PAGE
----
Penn College manufacturing students to study in Germany
Pennsylvania College of Technology received a grant from The National Science Foundation to combat the manufacturing skills gap to facilitate study abroad in Germany.
The grant will cover the cost of sending 10 Penn College manufacturing students and two faculty to Germany next summer to receive training at the Eckert International Vocational School and various companies on the cutting edge of computer numerical control and automation technology.
The 16-day trip will include hands-on experiences with tools used in the product development process; software operating milling, turning and multitasking machines; and robotic systems employed in the manufacturing industry.
“Germany is a world leader in CNC technology. The immersion program at Eckert and visits to renowned companies will offer unique insights that will enhance the education of today’s students and shape how we address the skills gap within our curriculum,” said David Cotner, dean of Penn College’s School of Industrial, Computing and Engineering Technologies.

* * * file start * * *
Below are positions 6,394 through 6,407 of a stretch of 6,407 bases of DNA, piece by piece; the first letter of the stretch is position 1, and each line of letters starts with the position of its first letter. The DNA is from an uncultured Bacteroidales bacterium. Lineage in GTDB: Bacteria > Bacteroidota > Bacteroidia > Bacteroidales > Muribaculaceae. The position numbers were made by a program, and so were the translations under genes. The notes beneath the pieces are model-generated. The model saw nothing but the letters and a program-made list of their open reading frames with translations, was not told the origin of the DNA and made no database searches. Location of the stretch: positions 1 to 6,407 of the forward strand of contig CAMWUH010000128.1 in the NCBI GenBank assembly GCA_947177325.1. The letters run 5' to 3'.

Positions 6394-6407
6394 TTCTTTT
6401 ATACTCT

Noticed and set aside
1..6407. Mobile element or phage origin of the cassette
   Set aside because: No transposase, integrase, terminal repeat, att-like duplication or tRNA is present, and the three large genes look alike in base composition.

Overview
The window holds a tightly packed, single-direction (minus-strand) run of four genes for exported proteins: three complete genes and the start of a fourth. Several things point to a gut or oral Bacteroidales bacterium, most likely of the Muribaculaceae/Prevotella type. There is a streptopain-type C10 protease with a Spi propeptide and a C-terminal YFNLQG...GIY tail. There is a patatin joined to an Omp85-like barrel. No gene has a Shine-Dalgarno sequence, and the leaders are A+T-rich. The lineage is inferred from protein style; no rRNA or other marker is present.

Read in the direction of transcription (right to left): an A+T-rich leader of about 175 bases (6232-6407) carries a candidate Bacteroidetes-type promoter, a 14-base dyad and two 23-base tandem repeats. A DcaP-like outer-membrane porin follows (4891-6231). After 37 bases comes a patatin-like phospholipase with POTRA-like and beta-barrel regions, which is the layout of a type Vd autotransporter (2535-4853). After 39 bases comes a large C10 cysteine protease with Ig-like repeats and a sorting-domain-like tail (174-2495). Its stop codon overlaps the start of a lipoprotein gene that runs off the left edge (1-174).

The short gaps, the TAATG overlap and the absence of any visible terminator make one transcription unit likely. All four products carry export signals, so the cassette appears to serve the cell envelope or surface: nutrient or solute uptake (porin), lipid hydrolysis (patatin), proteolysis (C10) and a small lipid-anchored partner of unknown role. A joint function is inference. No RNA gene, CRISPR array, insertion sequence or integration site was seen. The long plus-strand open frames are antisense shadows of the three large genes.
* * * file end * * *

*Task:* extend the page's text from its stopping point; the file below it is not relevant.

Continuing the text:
According to a study conducted by Deloitte and The Manufacturing Institute, unfilled manufacturing jobs through 2028 may total 2.4 million, threatening the health of the U.S. economy. The study identified negative perceptions of manufacturing, the introduction of advanced technologies and the retirement of baby boomers as the main reasons for the skills gap.
Earlier this year, the foundation awarded the college a $591,924 grant through its Advanced Technological Education program to increase the number of qualified workers in advanced manufacturing.
Initiatives supported by that grant include curriculum development — such as a one-year certificate in CNC — and high-level equipment acquisition in the areas of multi-axis machining, coordinate measuring machines and additive manufacturing.
The study program in Germany facilitated by the supplemental grant will be operated as part of a three-credit course. Students will be selected for the course based on their major, GPA and other factors to be determined.
Richard Hendricks Jr., instructor of automated manufacturing and machining, served as the college’s principal investigator for the supplemental grant. Bradley Webb, assistant dean of industrial, computing and engineering technologies, was the co-principal investigator.